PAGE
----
The behavior of most email subscribers proves that the promise
of email marketing is still more appealing than the actual
email marketing received. Think about it. Lots
of people opt in. Not many subscribers are active. The variance in those two numbers is what I call the "optimization opportunity" for your program.
Throw away your list growth
metrics -- they mean nothing to the bottom line. Instead, adopt more meaningful measures of ROI that reflect how well your program engages with subscribers.
All of us as consumers and
business professionals sign up for way more email marketing than we can possibly read and appreciate. In a survey Return Path has conducted four years in a row during the holiday season,
subscriber appetites for more information via email have not diminished despite the crowded mess in our inboxes. It's true: Everything we sign up for sounds interesting at the time.
Offers and sales alerts? Okay. Headlines? Yes, I want to keep up. Daily service alerts for your social network? Sure, I want to stay in touch. I can just deal with it all
later. Sign me up.
But when all that information actually arrives, subscribers are quickly overloaded. It's not always that a particular email program is unappreciated, but that the
collective weight of all that is crowding the inbox is overwhelming. That's why most of our subscribers ignore most of our email messages most of the time.
Email marketers typically deal
with this problem in one of two ways:
- We hope.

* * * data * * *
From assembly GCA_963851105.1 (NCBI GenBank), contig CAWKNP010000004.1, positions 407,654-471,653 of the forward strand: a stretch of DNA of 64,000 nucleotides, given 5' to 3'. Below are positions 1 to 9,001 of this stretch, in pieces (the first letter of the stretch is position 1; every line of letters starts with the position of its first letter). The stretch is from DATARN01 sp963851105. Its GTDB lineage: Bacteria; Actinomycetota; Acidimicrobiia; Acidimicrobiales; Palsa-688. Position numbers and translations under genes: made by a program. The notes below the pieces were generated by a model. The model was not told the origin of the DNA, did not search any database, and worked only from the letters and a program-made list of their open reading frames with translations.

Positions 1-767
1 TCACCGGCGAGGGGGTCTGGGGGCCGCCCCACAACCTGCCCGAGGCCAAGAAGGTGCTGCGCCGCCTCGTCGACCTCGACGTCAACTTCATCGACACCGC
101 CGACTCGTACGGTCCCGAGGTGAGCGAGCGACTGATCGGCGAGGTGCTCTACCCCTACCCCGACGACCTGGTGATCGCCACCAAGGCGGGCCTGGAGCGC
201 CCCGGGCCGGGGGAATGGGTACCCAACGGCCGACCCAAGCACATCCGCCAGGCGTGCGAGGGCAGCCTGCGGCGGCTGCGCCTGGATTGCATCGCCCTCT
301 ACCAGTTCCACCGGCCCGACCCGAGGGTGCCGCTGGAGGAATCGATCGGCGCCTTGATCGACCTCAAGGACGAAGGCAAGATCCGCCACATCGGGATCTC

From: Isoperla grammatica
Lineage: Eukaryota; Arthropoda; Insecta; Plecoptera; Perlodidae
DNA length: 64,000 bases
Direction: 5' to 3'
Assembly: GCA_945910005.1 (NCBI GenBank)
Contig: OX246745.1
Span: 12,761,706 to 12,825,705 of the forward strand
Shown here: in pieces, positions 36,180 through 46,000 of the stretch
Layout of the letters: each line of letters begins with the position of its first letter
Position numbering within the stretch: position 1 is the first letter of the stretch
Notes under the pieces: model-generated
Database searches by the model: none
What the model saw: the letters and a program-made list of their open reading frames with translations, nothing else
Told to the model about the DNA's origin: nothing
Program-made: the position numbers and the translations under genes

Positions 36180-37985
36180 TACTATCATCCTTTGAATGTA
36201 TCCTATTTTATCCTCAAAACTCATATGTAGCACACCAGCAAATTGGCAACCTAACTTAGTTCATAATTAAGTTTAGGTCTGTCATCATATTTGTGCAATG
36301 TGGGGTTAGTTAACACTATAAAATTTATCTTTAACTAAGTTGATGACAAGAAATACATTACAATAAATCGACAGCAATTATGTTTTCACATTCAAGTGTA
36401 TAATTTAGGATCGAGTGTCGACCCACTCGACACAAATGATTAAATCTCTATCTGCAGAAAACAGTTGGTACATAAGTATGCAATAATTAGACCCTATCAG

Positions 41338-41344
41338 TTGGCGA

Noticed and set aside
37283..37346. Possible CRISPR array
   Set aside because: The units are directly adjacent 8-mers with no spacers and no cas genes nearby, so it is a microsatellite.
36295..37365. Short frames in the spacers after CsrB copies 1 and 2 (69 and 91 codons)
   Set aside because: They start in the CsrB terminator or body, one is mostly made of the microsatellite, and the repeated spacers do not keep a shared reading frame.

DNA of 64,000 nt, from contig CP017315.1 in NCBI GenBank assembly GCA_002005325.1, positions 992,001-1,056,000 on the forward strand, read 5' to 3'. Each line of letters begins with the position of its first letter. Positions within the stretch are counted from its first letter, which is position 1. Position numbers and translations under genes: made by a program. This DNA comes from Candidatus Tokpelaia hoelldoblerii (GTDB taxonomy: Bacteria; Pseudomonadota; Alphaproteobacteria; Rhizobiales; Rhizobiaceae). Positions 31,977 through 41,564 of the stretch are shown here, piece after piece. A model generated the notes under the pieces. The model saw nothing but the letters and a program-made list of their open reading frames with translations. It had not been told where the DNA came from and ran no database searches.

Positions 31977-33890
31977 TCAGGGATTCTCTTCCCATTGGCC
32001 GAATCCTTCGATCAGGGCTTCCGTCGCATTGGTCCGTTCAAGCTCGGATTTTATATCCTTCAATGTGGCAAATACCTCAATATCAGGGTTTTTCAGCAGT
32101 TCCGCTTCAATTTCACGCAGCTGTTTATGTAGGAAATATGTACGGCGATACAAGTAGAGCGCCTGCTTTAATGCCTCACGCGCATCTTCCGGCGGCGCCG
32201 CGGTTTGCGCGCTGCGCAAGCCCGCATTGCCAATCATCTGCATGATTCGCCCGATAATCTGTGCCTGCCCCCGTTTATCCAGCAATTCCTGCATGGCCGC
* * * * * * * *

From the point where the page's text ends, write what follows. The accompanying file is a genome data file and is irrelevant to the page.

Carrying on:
- We send more.
Neither strategy actually works to boost
revenue per subscriber in the long term. And neither allows marketers to identify or optimize what's working or even accurately forecast channel revenue. This is an urgent
situation. Subscribers quickly tune out, delete without reading, or worse, report as spam any message that is irrelevant, comes too frequently or even "just isn't that interesting to me."
An active, engaged file is critical to response rates, of course, but also to good deliverability and a good sender reputation. A recent benchmark study
showed that the presence of just one spam trap can drop your reputation score by nearly 20 points. Similarly,
IPs that appeared on even one of the top nine public blacklists had a deliverability rate of 35% versus 58% for mailers not listed on any of these blacklists.
Even though subscribers
willingly sign up for way more than they can handle, we marketers are not doing our share to help. We continue to send messages that are untailored, badly timed and all about us.
does work is some combination of the following strategies that is right for your business:
- Establish value from the first moment through a compelling and relevant
welcome and engagement series
- Send more messages when the subscriber is in market, and less when they are not
- Respond to the subscriber profile, her
behavior and her place in your company's customer lifecycle
- Give control back to subscribers through a preference center
- Adopt a cadence that allows
story telling through relevant content
- Permission that is ongoing, not static
- Vary the type of message (e.g.: newsletter, promotion, behavioral
- Surprise subscribers with a simple "thank you" every once in a while
- Clean out the deadwood (all those subscribers who are ignoring your
messages and have not opened or clicked in the past six months)
You might read that list and think, "Oh, yes, I keep meaning to get around to some of that." Relevancy is a word that
may be overused in our industry, but it's absolutely the only way to engage with subscribers. Don't let continued success with new subscriptions fool you. Getting the opt-in is not the
end, it's just the beginning.
First, change your attitude. Abandon batch and blast (it doesn't work for creating long term value or optimal channel revenue). Focus on creating a
subscriber-centric program. Second, measure your program appropriately. We'll talk about that in my column next month